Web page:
I have found many blog posts, guides and tutorials displaying the shiny new thing called Meteor. In all it’s glory. Those little nasty things hidden beneath aren’t discussed in detail or are simply left out. Don’t get me wrong I’m a huge fan of Meteor. But after struggling (again) for many days, I decided to begin this little list of things that I have learned, that aren’t so nice or have to be kept in mind. Plus a strategy how to deal with those cases. The word anti-patterns comes to my mind, but it doesn’t really fit.
In this first post I will talk about Meteor’s Collections. In later posts I will discuss further aspects. Template’s is another big area of confusion and will be discussed next. As the need arises and my understanding deepens I will update this and the latter posts accordingly.
Dealing with Meteor Collections
Collections are pretty complex things. They aren’t serializable to EJSON. No transport across the wire. But why would anyone want to do such a stupid thing, anyway? Well. I did. When starting off with Meteor I was thinking: ‘Damn, I have defined this Collection at the client (server) how do I make it available on the server (client)’. Stupid me, right? Until recently, I found out, that this is not an uncommon question.
First of all, this is simpler than you think. Defining a collection this way:
MyCollection = new Meteor.Collection ‘mine’
is really sufficient in most cases. But put this line in a file which is executed on the server AND the client.
Beware to call:
new Meteor.Collection ‘name’
more than once for every string identifier (‘name’ in this case). Meteor will throw errors. Meaningful one’s this time.
To make the collection accessible from other files you simple prepend the @ sign (in CoffeeScript). When you are writing package code, don’t use the @ sign, instead export the Collection in package.js, e.g.:
That make it visible in your app code and the other files in your package.
Dealing With Dynamic Collections
Meaning, you are creating Collections on the fly. You usually don’t need this, but in case.
You can’t store them in the Session object. That results in weird behaviour. I accidently did this, as I tried to store an object that itself held a reference to a Collection. Weird behaviour and no decipherable error messages, sadly.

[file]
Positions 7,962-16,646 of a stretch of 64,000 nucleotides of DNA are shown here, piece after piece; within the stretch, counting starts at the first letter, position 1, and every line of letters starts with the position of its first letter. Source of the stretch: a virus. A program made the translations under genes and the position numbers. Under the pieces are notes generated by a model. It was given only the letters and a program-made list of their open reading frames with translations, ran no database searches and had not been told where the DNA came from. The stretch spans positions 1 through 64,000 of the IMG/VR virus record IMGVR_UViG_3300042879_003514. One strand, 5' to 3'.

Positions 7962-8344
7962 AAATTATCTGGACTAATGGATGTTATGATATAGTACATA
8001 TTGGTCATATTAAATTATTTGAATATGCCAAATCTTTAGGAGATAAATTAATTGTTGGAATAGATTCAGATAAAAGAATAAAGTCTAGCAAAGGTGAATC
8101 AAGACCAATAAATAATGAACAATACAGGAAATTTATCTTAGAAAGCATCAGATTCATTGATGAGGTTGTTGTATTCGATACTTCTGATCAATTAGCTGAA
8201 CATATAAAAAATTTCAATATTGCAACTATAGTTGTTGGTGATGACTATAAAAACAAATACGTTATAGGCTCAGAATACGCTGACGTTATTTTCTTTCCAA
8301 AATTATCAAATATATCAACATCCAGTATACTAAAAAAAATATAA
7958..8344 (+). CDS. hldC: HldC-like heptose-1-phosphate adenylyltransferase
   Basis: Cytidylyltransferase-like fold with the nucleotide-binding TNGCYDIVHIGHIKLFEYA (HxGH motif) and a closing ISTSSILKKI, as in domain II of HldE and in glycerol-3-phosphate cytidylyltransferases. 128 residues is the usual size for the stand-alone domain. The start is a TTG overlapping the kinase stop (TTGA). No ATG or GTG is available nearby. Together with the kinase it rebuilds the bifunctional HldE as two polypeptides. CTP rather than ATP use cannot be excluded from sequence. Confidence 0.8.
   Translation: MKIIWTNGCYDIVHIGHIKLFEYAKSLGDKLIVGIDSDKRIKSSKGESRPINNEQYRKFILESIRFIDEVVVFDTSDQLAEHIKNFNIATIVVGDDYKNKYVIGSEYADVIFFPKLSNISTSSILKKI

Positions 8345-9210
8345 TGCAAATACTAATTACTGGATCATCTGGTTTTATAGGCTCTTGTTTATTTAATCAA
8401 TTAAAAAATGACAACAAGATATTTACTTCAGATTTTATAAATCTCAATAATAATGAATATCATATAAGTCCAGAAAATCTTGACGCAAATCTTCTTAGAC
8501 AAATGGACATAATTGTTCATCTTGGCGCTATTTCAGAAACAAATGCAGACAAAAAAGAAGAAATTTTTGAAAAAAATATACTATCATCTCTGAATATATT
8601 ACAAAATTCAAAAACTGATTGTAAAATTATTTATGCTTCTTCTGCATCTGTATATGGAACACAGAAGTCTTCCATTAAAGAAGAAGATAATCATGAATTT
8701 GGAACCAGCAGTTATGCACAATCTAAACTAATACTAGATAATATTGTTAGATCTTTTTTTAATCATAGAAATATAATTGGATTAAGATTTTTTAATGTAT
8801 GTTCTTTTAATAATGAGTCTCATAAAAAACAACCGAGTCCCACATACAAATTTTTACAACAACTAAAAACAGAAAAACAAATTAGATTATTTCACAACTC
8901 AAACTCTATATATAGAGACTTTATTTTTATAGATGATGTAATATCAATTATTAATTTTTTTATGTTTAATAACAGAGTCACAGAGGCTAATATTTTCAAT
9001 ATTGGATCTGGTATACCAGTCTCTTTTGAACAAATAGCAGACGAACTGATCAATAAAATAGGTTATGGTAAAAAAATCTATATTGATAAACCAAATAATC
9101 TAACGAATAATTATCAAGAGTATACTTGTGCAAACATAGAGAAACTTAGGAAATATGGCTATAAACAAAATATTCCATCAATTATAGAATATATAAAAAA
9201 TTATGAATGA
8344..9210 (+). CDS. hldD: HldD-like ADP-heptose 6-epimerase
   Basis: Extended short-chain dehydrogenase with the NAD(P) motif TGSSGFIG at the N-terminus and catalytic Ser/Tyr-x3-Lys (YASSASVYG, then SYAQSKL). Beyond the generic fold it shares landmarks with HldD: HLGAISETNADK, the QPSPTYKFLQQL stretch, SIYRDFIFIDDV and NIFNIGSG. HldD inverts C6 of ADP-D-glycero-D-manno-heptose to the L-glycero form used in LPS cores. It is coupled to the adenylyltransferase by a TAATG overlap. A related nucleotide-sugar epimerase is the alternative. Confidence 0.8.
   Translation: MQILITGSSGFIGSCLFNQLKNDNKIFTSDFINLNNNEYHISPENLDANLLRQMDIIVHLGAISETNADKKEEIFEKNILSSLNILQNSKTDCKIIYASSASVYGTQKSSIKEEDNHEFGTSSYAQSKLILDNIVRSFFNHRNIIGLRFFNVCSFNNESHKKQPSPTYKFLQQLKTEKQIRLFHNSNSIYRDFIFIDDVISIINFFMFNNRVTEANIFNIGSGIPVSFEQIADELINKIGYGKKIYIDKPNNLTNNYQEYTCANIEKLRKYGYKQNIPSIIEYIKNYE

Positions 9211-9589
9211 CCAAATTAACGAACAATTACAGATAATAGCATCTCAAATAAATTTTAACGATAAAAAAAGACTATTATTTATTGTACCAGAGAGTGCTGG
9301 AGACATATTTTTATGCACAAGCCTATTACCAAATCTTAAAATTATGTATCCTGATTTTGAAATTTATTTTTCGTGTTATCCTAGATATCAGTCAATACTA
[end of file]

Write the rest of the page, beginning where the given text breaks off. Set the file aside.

Simply use a hash or a plain object to hold the reference to the collection.
Of course you can not store a Collection in another Collection. You might store the id of a document that you are referencing as well as the name of the Collection where the document belongs in another Collection. And instantiate the Collection object as well as find and read the referenced document as needed. Like so:
Loading Initial Data
If you try to load initial data (fixtures) on the client, you might end up with two (or more) documents in the collection. I don’t actually understand why this is the case. But that’s the way it is. The following code won’t work!
Wrapping the creation part in Meteor.startup () -> doesn’t help either. With the second page load you get a second document. That sucks, right?
You can create the initial documents on the server. I guess that’s the preferred way to do this.
Nevertheless you can do it on the client, as well, but you need to leverage Meteor’s pub/sub mechanism to achieve the desired result. The following gist works and survives reloads.
Pub / Sub
We have touched Meteor’s publish / subscribe mechanism earlier and I won’t go very deep in all the possibilities Meteor offers. Just one thing to keep in mind: subscriptions provide a partial view of the documents stored in the published collections. For example (like shown above) you can narrow down the number of documents published in a given subscription to exactly one by selecting the documents by their _id property.
For an in-depth discussion you should check out Discover Meteor‘s chapters dealing with pub/sub.